Ricoh Caplio G3

I picked up this camera recently, some 13 years after its release, not because it is relevant as a photographic tool any longer but because it is not.  It has a somewhat odd appearance with its lens, screen and viewfinder off to one side, this actually makes for very good one handed operation.  This is further aided by its rounded side that makes holding it very comfortable all be it for right handed operation.

Architect and industrial designer Masayuki Kurokawa had a hand in the design according to Ricoh so its not surprising that it is not like other cameras from that time.

“Renowned architect and industrial designer Masayuki Kurokawa, in collaboration with in-house designers at Ricoh, developed the Caplio G3 model S’s unique shape from close observations on how we hold objects such as pens, soda cans, and regular 35mm cameras. The result is a remarkably stylish digital camera that’s been carefully sculpted to fit comfortably in the hand of the user.” – Ricoh

It really is a nice camera to hold. Even from Ricoh’s own marketing material its hard to decipher which of the three variants is made from what material.  It appears that the Caplio G3 shell  is made from plastic and so is the Model M (Maybe).  And then there is the model S which is made from die cast magnesium and weighs 15 grams more.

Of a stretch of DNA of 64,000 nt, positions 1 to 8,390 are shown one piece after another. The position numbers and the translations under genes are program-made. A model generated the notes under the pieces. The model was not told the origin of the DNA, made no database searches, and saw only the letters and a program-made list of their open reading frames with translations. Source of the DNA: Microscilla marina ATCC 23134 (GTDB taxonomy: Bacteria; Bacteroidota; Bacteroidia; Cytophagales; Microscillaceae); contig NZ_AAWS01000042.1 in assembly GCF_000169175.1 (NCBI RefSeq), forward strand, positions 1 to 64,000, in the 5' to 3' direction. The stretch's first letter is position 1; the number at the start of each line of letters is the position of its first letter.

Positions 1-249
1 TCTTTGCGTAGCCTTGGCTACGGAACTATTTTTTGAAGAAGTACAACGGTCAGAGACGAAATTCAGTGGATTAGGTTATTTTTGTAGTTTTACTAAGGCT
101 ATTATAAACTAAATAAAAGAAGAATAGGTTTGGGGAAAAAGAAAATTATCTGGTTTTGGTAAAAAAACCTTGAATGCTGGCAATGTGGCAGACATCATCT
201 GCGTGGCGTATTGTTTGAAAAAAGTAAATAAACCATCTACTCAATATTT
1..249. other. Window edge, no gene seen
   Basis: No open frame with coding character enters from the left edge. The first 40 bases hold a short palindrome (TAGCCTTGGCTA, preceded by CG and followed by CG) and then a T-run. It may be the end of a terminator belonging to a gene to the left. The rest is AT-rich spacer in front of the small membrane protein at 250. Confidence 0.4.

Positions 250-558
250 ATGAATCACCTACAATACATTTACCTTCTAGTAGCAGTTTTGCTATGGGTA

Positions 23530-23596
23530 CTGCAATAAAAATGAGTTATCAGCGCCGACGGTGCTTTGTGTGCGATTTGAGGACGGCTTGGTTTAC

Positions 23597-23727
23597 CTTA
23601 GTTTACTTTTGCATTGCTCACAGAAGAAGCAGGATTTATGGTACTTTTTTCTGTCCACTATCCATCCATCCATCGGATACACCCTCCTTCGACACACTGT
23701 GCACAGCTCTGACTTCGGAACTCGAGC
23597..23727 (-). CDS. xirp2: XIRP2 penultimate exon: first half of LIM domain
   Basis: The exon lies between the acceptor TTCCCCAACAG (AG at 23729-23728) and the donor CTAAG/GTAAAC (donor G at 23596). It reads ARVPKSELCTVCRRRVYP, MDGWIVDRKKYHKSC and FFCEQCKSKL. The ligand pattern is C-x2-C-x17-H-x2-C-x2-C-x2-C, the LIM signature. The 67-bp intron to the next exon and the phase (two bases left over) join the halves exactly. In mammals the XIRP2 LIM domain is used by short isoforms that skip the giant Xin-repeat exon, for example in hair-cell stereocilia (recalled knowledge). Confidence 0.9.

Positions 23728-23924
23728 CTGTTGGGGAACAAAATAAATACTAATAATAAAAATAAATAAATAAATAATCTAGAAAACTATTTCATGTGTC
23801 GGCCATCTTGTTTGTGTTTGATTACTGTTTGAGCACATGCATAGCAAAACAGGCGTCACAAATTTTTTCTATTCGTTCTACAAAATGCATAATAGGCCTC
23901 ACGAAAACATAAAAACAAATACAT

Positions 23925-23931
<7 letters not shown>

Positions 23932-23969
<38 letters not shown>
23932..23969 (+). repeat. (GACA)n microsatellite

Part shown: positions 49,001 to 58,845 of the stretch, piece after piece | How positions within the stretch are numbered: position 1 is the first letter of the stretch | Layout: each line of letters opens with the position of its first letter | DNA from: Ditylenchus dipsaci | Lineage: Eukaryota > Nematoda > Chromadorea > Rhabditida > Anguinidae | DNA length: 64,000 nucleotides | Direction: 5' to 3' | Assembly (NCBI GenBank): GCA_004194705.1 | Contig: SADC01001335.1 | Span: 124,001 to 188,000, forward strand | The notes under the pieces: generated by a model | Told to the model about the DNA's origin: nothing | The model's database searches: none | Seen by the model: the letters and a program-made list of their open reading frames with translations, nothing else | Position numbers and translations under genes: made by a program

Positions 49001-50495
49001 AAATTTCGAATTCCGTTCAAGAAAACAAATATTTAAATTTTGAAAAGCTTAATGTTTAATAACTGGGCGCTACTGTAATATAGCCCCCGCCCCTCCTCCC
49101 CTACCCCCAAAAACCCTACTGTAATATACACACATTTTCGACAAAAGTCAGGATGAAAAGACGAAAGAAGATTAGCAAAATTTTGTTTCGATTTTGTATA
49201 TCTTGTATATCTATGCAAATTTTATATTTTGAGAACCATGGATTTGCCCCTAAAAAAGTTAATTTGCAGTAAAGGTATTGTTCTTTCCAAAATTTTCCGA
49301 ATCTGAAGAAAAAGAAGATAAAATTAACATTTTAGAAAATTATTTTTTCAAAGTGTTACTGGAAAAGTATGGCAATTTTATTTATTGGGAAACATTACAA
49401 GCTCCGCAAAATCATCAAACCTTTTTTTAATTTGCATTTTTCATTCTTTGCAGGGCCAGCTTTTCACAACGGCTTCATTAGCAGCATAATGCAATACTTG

What the difference is between the G3 and the Model M is not very clear but my Model M does not seem to be made from plastic except for the battery door.  The fact that it uses two AA batteries means that unlike many models with preparatory batteries I should be able to power it up years from now for that nostalgic turn of the century feel.

Aside from the design the other major claim Ricoh made at the time was that it had the shortest shutter lag of any camera at the time at 0.14 seconds this is of course if you pre focus and don’t mind that the rest of the operation around the image capture is slow.  The speed of operation of digital cameras has improved considerably since 2003 and it makes for a much better photographic experience.  Another area of improvement is the rear screens.  The 1.6 inch 80,000 dot display on the back of this camera is almost comical by todays standards.

The lens is made from 6 glass elements in 5 groups and provides focal length of 35-105mm (35mm equivalent).  ISO is limited to 125/200/400/800 which is probably a good thing with its 1/2.7inch CCD

One more area where this camera actually makes itself useful is for macro photography.  Set at its widest 35mm (equivalent) focal length you can take pictures from as close as 1cm and at its telephoto end it drops to 16cm.  Because the 3mpixel files are only 2048×1536 I thought I would post them in full resolution for the fun of it.  The Last three images are at the maximum ISO of 800 in case you get nostalgic for 2003 enjoy.

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